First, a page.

In a long and complicated story, but Charlotte Motor Speedway there was man who owned 70% of it and he made a move to take it private after I had started buying stock in the market. And it was a North Carolina based company and I thought that it’s going private price was insufficient. And in North Carolina law, minority shareholders had a right of dissent. I had a lawyer in North Carolina who was a brother-in-law of a lawyer in Alexandria. He ended up getting me into a class action lawsuit and we went all the way through to discovery and found that this man, who was the Chairman of the company wanting to take it private, had failed to include all the corporate assets in there, had not had independent outside appraisals, all sorts of things. We caught him with his pants down. He was a thief and we had the goods on him. So he settled with us for probably three times his going-private price and it was a sealed settlement, it was not to be disclosed. And so that was an example of a guy putting his hand in your pocket. That company got reconstituted, it was a successful business, it is today. There’s another company he was involved with, successful public company. But I’ve never invested in any of them because I knew that man’s behavior. And my experience was, he’ll do it again, and in ways I won’t anticipate. And we’ve had that happen in a private investment where the people behaved in ways we never expected and we think are both incompetent and dishonest, and that happens periodically.
PO – You mentioned earlier Bill France and him being an exceptional leader, maybe in contrast to this guy. What was it that made him an exceptional leader?
CA: Well first of all, early on he wasn’t taken with Wall Street and he did things that he thought made sense for his business, for example chatting with him one time, they had races like the Daytona 500 which would sell out. But he knew that his customers were, as he’d call them, blue collar workers. And so there were sensitivity to pricing of the tickets and so he would raise the price of the seats maybe every 4 or 5 years. And he would raise them quite modestly. But he had that pricing power, like in the old days Washington Post which kept the price of the paper at a buck or whatever it was, when everyone else was raising prices. They had a lot in their pricing power they could exercise but didn’t because they thought it made a difference. He would do things like that. And he would add seats in a very modest way, so he wouldn’t have very many unsold seats. And that changed the company towards the end of his life, when they got enamored with Wall Street and they started listening to the analysts and the bankers and they needed to raise the prices for everything and add way more seats. They’ve gone through all that, had the downside of that experience, in the last recession have taken seats out, that sort of stuff.
He was way more customer oriented in that business than his successor who happened to be his daughter.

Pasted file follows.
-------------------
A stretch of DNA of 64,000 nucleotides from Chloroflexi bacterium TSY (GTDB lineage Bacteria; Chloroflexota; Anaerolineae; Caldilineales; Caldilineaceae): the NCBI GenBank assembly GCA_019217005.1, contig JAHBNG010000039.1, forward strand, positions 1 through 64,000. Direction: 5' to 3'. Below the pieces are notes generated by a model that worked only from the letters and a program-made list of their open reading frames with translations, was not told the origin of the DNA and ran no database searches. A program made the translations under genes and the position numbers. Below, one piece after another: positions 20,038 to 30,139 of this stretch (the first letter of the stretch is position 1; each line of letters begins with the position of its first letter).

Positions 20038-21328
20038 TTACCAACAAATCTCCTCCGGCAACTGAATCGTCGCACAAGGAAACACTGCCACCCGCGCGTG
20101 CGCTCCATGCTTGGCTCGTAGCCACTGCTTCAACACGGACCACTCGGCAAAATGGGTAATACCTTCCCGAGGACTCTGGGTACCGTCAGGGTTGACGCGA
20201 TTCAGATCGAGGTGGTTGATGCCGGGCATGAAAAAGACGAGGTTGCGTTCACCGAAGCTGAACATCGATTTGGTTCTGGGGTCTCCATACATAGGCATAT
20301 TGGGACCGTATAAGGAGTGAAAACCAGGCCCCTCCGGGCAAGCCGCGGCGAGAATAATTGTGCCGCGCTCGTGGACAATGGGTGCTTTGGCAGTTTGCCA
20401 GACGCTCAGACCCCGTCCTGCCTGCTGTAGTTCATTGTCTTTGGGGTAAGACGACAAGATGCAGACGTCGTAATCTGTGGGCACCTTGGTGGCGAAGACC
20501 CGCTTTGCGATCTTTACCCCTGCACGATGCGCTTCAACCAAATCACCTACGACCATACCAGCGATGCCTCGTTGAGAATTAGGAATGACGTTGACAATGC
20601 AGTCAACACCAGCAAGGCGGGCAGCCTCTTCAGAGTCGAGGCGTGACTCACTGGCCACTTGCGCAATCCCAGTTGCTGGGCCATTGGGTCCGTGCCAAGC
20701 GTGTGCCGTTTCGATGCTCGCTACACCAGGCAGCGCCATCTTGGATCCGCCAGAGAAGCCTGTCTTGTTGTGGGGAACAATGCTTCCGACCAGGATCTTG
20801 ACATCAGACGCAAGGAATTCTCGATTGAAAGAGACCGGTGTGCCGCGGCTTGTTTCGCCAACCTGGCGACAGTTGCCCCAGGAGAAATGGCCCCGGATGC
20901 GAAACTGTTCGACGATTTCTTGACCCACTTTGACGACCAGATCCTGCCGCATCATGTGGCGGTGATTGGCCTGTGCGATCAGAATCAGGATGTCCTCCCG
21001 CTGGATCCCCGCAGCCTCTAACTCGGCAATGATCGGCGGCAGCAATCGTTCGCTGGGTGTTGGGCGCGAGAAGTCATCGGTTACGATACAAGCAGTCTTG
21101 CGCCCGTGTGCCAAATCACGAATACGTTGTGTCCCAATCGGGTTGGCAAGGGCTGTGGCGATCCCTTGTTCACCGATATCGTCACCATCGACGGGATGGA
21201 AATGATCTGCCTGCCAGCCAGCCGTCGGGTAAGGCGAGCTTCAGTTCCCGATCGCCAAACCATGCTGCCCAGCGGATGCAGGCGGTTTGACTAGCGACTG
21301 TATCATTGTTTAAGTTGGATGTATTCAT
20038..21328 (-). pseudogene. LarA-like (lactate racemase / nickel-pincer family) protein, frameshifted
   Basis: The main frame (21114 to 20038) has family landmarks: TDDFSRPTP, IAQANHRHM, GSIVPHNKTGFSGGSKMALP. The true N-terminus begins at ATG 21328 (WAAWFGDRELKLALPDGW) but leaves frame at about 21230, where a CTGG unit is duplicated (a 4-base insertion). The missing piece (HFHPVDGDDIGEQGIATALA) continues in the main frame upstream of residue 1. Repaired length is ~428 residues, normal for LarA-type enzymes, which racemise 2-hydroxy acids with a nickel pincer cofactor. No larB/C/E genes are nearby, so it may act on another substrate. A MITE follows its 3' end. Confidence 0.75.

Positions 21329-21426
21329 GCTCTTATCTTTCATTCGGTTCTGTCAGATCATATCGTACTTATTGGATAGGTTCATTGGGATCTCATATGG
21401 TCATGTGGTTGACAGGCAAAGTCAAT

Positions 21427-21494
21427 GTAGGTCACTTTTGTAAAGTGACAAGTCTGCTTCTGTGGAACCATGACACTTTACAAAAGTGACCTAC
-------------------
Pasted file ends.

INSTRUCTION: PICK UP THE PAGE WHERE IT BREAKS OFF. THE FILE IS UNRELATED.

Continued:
PO – Hoping to ask about how curiosity has lead you into other interests besides business, your interest in land conservation, talk to me about the background there, what interests you and how you’re involved.
CA: We’re just great believers in open space and the beauty of open space and its value to our populations. So the primary way we’ve been involved is putting conservation easements on our farms and land. And that is a function of the tax code. The tax code permits you to make donations of an easement on land which restricts its future use. The language in the Federal tax code says that these restrictions are in perpetuity.
And as I say to people, I don’t for a minute believe that will occur, times will change and people will figure out how to move around — so that just means that you just have to do the best you can while you are here. But that’s true in all things. And then in addition to that I sit on the board of the Maine chapter of the Nature Conservancy which does land conservation in a very large scale and all of the things which come from that which have to do with Maine and other states and around the world. Restoring fish to their native rivers by taking out dams or putting in massive amounts of forest into hydro carbon exchange market. Things of that nature. Which improve the quality of life for everybody around.
PO – In terms of advice for young people, we talked about imagination and curiosity, those are precursors you have to have those things. Any other advice you would give younger investors or would-be investors out there in terms of what might make them more successful if that’s what they want to do with their career?
CA: Follow your passion. And read like crazy. And be curious, about everything. I make the joke about the fact that back in the Clinton administration there was a guy who lived at the Jefferson Motel who ended up being caught by a relationship with a dominatrix. So I used to joke about the dominatrix is a business model. She could price however she wanted to price and all that sort of stuff. So it’s relating real life experiences.
My example of pricing power is the following: It’s a holiday weekend a big holiday weekend. Your wife is having 100 people to a party in two hours. And the toilets are stopped. You will pay that plumber whatever he asks as long as he can get there before the party. That’s pricing power.
So I’m always looking for ways to understand pricing power, because pricing power is key. So think about that as it relates to MasterCard and Visa. As I say, we have our notions and we don’t talk about it any more. And you’ll notice that the company never talks about it.
PO – What’s the kindest thing anyone has ever done for you?
CA: Wow, that’s personal, so I probably won’t share that. But the willingness of people to make themselves available, whether its me or somebody acting towards me or my family, is incalculable in terms of its value to you as a human being, so I spend a fair amount of my week every week trying to figure out what I can do to be useful to other people.